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Understanding customer journey touchpoints

Understanding customer journey touchpoints

Customer journey touchpoints are the various moments at which a customer will directly, or indirectly, come into contact with your brand. These touchpoints make up the customer journey and are key to influencing the customer experience.

They include those aspects of the journey directly influenced by your organisation as well as those influenced or controlled by third parties. This is an important distinction as, while you may not be responsible for a particular part of the journey, it still affects the experience your customer has.

Why is understanding customer touchpoints important?

It’s impossible to improve the customer experience if you don’t know the moments that they go through to make that experience. These moments – the touchpoints in which the customer interacts with the brand – define the experience that customers have.

Multiple touchpoints create a journey. If brands are to successfully influence the customer – to buy, renew or recommend to a family, friend or coworker – then the experience in the moments that matter needs to meet their needs.

By knowing and understanding how customers feel during these touchpoints, brands can focus on improving certain, and often small, aspects of the experience, rather than having to rethink the journey as a whole.

This helps brands to create a tailored approach, instead of having to adopt a one-size-fits-all mindset.

Identifying your customer touchpoints

Before – how did they find out about you? Your customer may find out about you through adverts, billboards, social media, online reviews, or good old-fashioned word of mouth.

During– which channels and what did they do? This is your point of sale (POS). It could be your website, email marketing, branch, store, or delivery. Customers may interact with sales assistants and call centres.

After – what happens after the sale? These include invoicing, queries, returns, product support, product or service lifetime, newsletters, and customer feedback surveys.

Once you understand and map every touchpoint in your customer journey and collect feedback from each, you will be able to spot ‘pain points’ along the way or areas that need improving.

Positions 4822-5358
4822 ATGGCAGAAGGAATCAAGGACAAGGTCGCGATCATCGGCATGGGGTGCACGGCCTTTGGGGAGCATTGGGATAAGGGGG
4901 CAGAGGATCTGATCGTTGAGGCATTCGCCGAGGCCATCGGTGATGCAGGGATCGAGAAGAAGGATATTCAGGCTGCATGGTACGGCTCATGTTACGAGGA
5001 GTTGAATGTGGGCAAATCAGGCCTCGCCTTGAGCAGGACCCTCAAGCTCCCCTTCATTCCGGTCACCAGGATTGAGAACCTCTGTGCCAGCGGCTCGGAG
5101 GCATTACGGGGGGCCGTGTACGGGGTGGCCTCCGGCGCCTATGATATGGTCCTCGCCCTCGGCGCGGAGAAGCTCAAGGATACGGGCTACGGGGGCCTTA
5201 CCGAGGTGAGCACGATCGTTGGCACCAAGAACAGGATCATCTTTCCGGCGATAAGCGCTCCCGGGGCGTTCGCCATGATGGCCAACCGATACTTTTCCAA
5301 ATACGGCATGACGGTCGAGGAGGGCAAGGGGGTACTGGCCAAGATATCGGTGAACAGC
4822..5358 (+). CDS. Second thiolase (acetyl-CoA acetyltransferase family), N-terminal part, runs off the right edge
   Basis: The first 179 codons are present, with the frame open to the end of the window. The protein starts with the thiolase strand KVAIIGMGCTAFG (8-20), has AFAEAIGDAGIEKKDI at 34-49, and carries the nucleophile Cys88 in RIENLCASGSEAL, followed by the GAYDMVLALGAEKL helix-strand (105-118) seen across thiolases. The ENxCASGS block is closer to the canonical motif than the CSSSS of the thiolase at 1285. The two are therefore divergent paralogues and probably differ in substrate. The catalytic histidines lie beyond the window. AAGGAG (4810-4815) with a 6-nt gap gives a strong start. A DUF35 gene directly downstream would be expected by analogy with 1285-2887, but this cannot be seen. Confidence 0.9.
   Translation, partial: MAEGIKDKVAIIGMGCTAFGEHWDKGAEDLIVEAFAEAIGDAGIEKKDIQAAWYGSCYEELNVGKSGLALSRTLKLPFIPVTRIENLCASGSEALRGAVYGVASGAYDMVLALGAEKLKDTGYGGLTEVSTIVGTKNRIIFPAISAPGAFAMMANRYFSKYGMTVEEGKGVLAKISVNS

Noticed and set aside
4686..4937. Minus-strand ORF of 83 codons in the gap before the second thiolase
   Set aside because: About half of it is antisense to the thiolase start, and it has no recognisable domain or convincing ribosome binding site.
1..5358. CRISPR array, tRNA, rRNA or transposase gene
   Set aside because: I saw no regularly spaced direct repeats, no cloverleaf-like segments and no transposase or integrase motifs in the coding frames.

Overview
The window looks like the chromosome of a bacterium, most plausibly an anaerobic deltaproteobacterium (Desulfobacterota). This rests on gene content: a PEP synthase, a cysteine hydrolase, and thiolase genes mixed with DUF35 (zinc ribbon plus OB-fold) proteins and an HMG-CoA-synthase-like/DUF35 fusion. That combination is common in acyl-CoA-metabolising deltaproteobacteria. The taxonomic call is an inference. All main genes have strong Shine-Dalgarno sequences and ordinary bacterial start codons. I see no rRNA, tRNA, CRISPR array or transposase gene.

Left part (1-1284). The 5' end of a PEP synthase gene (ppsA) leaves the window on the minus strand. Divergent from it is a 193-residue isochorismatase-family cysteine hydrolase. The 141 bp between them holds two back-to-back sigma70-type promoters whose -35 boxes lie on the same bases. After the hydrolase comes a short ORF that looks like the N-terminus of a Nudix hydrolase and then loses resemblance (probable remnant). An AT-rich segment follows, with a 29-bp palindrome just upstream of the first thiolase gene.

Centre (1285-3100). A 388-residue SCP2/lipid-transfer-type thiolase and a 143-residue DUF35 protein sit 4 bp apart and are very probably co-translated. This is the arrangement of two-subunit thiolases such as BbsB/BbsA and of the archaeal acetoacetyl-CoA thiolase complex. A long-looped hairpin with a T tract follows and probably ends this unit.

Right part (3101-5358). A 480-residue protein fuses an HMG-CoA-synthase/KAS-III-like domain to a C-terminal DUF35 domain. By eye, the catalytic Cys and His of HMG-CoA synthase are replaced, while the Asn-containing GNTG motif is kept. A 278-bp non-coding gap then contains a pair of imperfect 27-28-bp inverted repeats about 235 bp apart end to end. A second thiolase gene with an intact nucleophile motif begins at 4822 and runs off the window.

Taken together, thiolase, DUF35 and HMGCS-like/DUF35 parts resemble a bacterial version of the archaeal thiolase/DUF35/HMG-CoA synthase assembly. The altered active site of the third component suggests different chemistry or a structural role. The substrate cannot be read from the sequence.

The Customer touchpoints

The typical Customer Journey Touchpoints used in marketing are:

  1. Social Media
  2. Online Advertisement
  3. Digital Marketing Content
  4. Company Events
  5. Peer Referral
  6. Conversations With Company Representatives
  7. Product Catalogs
  8. Ecommerce
  9. Product Reviews
  10. Point of Sale
  11. Thank You Letters
  12. Product Feedback Surveys
  13. Upsell/Cross-Sell Emails
  14. Billing Actions
  15. Subscription Renewals
  16. Customer Support Channels
  17. Customer Success Programs
  18. Customer Onboarding
  19. Customer Loyalty Programs
  20. Self-Service Resources

Turning your touchpoints into a journey

Your customer touchpoints together form a journey. This is the process, or order, in which a customer might directly or indirectly interact with your brand. Customers take multiple different journeys with a brand, influenced in different ways.

After all, this is why integrated marketing campaigns exist, to meet the needs of different target audiences. However, understanding these different journeys is important, to be able to improve the experience of each journey, and of each target audience. You must understand and appreciate ecommerce marketing.

This whole process is called customer journey mapping. It provides an overview of every way in which a customer might interact with your brand. It covers how they:

  • Research the product/service/brand
  • Buy
  • Use the product
  • Seek customer service support
  • Express their displeasure
  • Recommend the product
  • and more

Then, when something isn’t working or could be improved it’s possible to look at the process visually and come up with solutions to make it better for customers.

An action-orientated approach to customer touchpoints

Understanding how your customers interact with your brand throughout the customer journey is vital, but it will only prove effective if you take action on the insights that you uncover. For example, if it becomes clear that the onboarding process is damaging the customer experience, then action needs to be taken to rectify that.

The better the experience in these moments, the more likely you’ll be able to influence the customer to complete your goal – whether that is to buy a product for the first time or recommend it to a friend.

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